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How can I check my sperm count at home?

Checking your sperm count, also known as a sperm analysis or semen analysis, is important if you are trying to conceive or want to evaluate your fertility. There are at-home sperm count test kits you can use to get a general idea of your sperm count without going to a clinic. However, at-home tests have limitations compared to a full semen analysis done at a doctor’s office. Here is some key information about checking sperm count at home:

Why check sperm count at home?

There are a few reasons you may want to check your sperm count at home:

  • Screen for potential fertility problems – A very low sperm count may impact your ability to conceive naturally.
  • Avoid visiting a clinic – Home tests provide privacy and avoid the embarrassment some feel providing a sample at a clinic.
  • Convenience and low cost – Home tests are inexpensive and can be done in the privacy of your home.

However, at-home tests are limited and a clinic analysis provides much more detail.

Limitations of at-home sperm count tests

While at-home sperm count tests are straightforward and convenient, they have limitations:

  • Only checks sperm count – Does not check morphology (shape) or motility (movement) which are also important for fertility.
  • Less accurate than lab tests – The small samples may lead to less reliable results.
  • No analysis by a professional – There is no evaluation of your count by a trained medical professional.

If your at-home sperm count is low, you should follow up with a fertility specialist for a full semen analysis.

How Sperm Count Tests Work

Whether done at home or in a clinic, the overall process for sperm count tests is straightforward:

  1. Obtain a semen sample – Through masturbation and ejaculation into a sterile collection cup.
  2. Analyze the sample – The sample is put into a solution and analyzed under a microscope to count the sperm.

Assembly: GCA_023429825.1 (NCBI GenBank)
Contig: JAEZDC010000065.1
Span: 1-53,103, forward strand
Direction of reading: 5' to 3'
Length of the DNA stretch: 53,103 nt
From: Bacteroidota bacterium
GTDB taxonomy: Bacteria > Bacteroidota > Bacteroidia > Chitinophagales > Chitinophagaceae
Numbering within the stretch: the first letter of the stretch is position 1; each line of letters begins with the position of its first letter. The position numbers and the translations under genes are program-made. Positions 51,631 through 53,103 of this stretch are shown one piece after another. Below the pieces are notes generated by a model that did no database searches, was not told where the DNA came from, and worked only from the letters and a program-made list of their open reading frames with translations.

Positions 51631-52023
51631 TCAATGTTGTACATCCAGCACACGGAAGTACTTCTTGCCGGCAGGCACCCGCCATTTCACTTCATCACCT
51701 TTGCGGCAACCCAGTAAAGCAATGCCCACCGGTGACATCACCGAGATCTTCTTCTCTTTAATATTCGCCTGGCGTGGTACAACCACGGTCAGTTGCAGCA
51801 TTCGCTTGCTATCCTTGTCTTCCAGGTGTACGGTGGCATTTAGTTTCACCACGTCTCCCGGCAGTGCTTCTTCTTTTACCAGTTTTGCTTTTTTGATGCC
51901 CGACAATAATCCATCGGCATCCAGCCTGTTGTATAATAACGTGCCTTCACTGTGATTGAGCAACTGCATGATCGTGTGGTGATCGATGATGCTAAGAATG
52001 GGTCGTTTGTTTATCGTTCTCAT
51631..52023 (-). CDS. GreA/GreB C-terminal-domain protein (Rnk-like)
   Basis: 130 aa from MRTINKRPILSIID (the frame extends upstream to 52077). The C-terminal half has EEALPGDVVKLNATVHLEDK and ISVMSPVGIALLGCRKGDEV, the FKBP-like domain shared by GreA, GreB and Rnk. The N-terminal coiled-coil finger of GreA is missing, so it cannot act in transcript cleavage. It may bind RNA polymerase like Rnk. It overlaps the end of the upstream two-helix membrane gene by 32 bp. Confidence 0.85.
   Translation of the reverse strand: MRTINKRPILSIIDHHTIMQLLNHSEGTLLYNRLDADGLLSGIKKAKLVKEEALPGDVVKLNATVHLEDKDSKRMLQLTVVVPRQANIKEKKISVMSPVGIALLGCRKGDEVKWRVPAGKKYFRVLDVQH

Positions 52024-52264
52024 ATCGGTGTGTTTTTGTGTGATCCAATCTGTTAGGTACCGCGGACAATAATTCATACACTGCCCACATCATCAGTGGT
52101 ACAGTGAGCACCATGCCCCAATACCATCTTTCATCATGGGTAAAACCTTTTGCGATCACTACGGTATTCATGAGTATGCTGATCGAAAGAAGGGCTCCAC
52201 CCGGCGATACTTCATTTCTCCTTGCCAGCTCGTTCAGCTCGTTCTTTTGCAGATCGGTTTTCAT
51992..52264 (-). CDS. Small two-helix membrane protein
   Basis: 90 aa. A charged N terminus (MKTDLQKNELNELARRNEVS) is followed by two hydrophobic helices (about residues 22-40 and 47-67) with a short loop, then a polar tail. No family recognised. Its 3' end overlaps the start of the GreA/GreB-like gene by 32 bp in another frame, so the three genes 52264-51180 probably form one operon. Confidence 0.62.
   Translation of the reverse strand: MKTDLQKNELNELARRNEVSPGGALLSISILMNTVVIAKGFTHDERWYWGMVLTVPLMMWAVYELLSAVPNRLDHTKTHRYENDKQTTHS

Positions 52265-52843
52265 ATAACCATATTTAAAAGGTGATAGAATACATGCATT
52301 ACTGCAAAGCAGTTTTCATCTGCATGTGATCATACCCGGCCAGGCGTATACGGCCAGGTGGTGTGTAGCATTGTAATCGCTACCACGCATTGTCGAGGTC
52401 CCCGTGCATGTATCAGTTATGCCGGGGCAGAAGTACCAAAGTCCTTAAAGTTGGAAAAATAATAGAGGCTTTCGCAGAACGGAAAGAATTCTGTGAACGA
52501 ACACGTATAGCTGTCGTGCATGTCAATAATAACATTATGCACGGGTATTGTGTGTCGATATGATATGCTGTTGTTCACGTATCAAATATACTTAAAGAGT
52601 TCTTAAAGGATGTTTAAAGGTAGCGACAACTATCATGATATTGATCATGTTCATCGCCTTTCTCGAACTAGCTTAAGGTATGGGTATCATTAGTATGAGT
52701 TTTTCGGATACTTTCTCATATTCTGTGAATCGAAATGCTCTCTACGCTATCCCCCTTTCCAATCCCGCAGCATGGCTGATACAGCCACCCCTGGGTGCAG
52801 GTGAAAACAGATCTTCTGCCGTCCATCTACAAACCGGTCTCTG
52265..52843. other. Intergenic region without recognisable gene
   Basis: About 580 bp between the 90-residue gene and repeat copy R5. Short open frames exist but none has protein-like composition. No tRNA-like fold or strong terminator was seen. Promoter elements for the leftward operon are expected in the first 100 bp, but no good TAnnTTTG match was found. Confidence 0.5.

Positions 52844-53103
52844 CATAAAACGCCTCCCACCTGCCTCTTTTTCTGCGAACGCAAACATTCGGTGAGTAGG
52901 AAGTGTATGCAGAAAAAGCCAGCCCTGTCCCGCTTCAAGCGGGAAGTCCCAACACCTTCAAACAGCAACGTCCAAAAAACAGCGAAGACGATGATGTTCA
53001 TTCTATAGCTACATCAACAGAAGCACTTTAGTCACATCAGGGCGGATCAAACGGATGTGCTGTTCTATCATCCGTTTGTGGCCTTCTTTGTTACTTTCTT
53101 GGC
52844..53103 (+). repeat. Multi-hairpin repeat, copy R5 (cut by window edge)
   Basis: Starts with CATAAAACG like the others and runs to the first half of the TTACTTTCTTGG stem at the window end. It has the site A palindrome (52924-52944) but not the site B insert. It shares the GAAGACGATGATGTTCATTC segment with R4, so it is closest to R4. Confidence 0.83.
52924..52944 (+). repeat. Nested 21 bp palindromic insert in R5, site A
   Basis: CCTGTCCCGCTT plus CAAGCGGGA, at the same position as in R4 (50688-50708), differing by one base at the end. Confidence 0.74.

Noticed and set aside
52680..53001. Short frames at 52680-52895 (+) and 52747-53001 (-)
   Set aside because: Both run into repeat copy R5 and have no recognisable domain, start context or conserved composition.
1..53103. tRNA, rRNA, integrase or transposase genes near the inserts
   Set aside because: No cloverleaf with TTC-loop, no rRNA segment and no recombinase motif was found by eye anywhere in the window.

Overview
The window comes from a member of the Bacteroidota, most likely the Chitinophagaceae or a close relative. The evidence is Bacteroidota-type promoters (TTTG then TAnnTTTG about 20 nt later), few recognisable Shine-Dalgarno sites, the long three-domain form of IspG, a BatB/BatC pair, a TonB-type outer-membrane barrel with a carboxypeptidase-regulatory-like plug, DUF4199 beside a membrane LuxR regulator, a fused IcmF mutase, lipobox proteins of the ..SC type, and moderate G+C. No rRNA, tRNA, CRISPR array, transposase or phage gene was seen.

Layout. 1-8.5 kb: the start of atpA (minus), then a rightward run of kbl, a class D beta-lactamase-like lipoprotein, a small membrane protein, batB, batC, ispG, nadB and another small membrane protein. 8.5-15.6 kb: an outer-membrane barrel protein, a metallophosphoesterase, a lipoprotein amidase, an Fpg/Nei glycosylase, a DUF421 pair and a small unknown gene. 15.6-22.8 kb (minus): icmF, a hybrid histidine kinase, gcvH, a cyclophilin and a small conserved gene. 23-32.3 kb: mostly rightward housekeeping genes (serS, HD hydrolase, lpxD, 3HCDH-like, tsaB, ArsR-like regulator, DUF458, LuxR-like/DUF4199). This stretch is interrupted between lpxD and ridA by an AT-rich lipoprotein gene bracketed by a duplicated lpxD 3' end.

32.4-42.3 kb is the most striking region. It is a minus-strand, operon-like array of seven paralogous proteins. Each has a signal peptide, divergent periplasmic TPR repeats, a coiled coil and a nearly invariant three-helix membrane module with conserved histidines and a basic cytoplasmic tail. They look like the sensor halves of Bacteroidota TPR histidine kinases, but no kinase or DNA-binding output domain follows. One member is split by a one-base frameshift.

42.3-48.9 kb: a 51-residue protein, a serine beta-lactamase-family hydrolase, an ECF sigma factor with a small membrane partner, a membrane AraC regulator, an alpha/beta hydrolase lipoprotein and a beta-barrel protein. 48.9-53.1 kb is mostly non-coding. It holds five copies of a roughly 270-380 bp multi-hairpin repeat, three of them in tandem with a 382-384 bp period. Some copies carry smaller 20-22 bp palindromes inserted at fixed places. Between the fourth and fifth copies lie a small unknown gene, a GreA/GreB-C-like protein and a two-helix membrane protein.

3. Calculate sperm count – The number of sperm per milliliter provides the overall sperm count.

However, at-home tests use much smaller samples and do not evaluate other parameters like a lab.

Normal Sperm Count Range

According to World Health Organization guidelines, a normal sperm count is:

  • 15 million sperm per milliliter or more
  • Total volume of 1.5 mL or more
  • 40 million total sperm number or more

Counts below 15 million sperm per milliliter may make conception more difficult but does not rule out pregnancy completely. Your doctor can interpret your specific sperm count with regards to your fertility goals.

Methods for Checking Sperm Count at Home

There are a few different at-home sperm count test kit options:

Sperm count test strips

These test strips utilizes small samples of semen which react with chemicals embedded in the test strip to detect the presence of sperm. The strips provide a rough estimate of sperm count but are not very accurate. They also do not evaluate sperm health.

Microscopic sperm count slides

These kits use slides and cover slips along with an at-home microscope to visualize sperm under the microscope. You still have to manually count the sperm you see in a small sample. It takes some practice to use the microscope properly.

Computer-assisted semen analyzer

High-end at-home kits use a specialized microscope camera to record a video of the sperm sample. Software analyzes the video to calculate sperm count and movement analysis. However, these kits are expensive, around $1,000 to $2,000.

Step-by-Step Instructions for Home Sperm Count Kits